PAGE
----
At least the election was good fun while it lasted. M3 was up all election night, or at least long enough to discover that the big blue numbers were not Labour seats after all. (He set his iPhone for 3 am, but we have been sabotaging their gadgets ever since Mrs M dropped M1’s bleeping Tamagotchi in the bath.) Our newspaper has a new section called a “viewspaper”, which its new owner feels conveys the mission to his intellectually challenged readers. However, I’ve been pleased to report that the “viewspaper” has been getting quite well buttered at breakfast over the last week.

“I wonder what my brother thinks,” says my lady. It is now Wednesday evening. On the TV, Nick ‘n’ Dave are in matching grey suits, but sport coloured ties, so you can tell them apart.

Ah, that’s it, then: The Brother.

“Do you think it’s a good time to ring him?” It’s too late for golf, and there are no Rugby Union fixtures that I know of. So the worst risk is a police drama on Sky HD.

Mrs M goes in search of a telephone, saying something about a “constitutional”. That would be nice: a pleasant stroll over the hill to Knowle Farm perhaps, exchanging greetings with sundry canines and ladies in riding boots.

“I wonder what he thinks about it all”.

At this point, it is important to state plainly that The Brother has nothing in common with Gordon’s opinion of Gillian Duffy. No one would accuse The Brother of being other than forthright in his opinion, and of backing it up on the stump and in the bar.

I don’t care whether he’s with the Levellers or the Luddites, the Monday Club or the Moonies. At least he knows they’re all different.

By Thursday, a third young man has taken to the podium. This one has a red tie. That’ll be nice then: Dave ‘n’ Nick ‘n’ Dave Miliband too.

Is that how it’s going to be now? All the same except for the colour of our ties?

Not here we’re not.

Friday, 7 May 2010

Keep the Red Flag Flying

Don’t be so miserable, Les

At the end of the day, I plump for the reds.

I only discovered this recently, when I was pinned in front of the telly by a squad of Ms. It was another Derby between Manchester City and Manchester United. The boys have long since despaired of trying to interest me in the game, take them to a game, or even to the big screen at the Spring Gardens. But I am obliged to put in the occasional appearance on the chesterfield.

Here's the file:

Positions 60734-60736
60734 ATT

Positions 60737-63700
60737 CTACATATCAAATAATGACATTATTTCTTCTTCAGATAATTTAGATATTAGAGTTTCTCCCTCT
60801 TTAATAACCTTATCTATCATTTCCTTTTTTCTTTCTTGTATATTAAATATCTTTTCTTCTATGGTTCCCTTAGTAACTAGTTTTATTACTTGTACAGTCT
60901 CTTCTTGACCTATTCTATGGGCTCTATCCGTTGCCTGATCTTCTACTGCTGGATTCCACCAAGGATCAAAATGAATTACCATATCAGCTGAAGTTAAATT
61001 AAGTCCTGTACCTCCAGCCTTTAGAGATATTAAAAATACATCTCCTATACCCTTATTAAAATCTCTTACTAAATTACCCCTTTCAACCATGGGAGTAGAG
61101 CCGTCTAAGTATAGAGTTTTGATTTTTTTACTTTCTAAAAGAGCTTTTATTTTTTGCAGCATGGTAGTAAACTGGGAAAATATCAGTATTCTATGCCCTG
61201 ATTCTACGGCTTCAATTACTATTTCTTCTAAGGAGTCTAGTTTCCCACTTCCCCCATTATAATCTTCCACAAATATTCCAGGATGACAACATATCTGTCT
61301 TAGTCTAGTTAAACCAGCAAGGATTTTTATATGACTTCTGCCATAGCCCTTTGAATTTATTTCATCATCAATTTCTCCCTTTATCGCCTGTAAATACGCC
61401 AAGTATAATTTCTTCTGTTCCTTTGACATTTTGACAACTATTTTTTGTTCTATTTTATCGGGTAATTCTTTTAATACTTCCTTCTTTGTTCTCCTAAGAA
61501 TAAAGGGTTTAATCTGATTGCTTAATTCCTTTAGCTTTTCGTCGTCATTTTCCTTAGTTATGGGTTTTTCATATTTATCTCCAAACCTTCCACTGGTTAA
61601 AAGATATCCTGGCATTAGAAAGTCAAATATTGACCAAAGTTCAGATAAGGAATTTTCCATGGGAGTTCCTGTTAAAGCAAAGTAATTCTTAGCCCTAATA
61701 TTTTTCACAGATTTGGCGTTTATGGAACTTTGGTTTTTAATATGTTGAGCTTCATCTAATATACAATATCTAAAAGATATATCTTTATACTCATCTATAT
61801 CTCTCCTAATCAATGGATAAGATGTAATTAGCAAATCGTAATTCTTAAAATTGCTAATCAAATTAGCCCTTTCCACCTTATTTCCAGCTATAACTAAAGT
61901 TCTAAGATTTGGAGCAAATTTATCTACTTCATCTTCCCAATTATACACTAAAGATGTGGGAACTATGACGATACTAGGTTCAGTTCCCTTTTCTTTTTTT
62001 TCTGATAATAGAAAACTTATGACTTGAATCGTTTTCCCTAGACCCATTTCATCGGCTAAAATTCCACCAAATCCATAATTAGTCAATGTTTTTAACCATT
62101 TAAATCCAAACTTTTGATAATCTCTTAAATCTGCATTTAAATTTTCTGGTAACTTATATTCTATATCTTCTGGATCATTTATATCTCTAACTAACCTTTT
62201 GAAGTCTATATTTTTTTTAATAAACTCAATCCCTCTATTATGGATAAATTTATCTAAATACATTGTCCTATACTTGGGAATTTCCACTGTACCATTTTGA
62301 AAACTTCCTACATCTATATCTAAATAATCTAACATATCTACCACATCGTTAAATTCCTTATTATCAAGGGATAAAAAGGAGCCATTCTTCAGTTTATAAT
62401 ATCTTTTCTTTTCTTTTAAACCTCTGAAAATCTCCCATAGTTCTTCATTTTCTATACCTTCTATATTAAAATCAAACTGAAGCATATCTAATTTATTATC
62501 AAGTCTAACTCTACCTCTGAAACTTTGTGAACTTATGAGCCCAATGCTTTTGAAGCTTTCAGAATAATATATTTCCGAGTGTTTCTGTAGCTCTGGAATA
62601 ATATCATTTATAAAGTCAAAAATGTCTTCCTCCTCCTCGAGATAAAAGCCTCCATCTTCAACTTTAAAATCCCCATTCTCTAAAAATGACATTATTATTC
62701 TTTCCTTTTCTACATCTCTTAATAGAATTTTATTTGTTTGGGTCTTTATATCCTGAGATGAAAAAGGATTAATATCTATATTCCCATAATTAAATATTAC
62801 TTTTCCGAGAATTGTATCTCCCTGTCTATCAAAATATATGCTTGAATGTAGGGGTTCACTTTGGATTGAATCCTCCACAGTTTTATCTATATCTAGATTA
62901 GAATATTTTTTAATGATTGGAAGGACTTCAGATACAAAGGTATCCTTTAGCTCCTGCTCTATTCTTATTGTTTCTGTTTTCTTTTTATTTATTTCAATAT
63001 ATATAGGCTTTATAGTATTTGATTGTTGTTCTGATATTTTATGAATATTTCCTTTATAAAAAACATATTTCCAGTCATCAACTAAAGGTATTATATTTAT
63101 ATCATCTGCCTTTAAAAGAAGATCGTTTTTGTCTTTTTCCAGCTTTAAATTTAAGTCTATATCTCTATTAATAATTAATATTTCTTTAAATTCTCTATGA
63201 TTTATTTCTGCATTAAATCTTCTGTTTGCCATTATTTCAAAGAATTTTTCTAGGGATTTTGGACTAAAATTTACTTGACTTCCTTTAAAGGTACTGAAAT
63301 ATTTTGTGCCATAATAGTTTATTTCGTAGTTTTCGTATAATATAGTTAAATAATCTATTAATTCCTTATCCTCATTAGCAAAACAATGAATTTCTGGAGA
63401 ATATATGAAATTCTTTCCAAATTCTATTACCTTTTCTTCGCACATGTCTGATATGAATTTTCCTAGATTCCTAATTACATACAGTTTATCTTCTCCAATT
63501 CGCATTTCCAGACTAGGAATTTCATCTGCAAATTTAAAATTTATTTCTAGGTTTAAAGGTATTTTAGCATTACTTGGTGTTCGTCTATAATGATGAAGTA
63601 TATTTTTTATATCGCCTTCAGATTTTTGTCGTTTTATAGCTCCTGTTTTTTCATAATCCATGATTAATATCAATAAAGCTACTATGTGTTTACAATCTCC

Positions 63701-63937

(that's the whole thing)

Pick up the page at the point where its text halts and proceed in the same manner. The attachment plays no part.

So I was a little surprised to discover, that when the game stood 1-1, I had a surge of desire (everything is a surge, nowadays) for Man U to go one up. In fact, I think they did. And won.

To what do I attribute my surge (there’s another) of satisfaction? Maybe it’s because I had the pictures of the nineteen sixty six squad on my bedroom wall, and could even name most of them. Or because of a boy called Edwards seemed to know everything there was to know about them, such as Denis Law’s opinion about being put on the transfer list.

Nope: it’s just the colour. For me, blue is not the colour. Would I side with Everton or Liverpool? Spurs or Arsenal? It’s not difficult. We’ll keep the red flag flying here.

I’m not going to nail my political colours to the mast. Though M1 did suggest that a certain blue tie would be just the job to hang a parliament with, only he didn’t put it so politely.

I am happy to report that there has been a small outbreak of political activism at number 72. Someone in the household felt so passionate that they wanted something “new” (or was it something “fair”, or was it just “change”) that a very polite man in a grubby panama planted a flag on the front wall. At least it isn’t blue.

M3 is planning to stay up all night I think. He says that I should be pleased he’s so interested in politics. I’m delighted, I say. Though of course the chance of learning anything about politics in the course of a general election is remote.

Still, I wouldn’t have minded staying up with the neighbours, if I didn’t have work on. We could have baked a ham for the wake.

It might have been a chance for a rant, but I am no better at talking politics than football. However, as you’ve waited so patiently, here is my up-to-the-millennium analysis.

We are really a nation of pillagers, adventurers, freelancers. We’re happiest when we’re sacking London, painting the world pink, saving it from tyranny, or cornering the market in markets. But when we don’t have any special tournament on, we freelancers just to go to pieces.

So here we are, leaning on the old lance, and wondering why it’s all gone wrong. Every few years we bundle ourselves up, and clank over from the Blue Queen’s court to the Red King’s court, or back again. Until someone stumbles across something brilliant, or an invention, or something they've nicked from a foreigner – like the periodic table, printing, boy scouts, or selling euro-bonds.

In the absence of brilliance, give me a nag and a contract.

We’re off!

That’s more like it, children.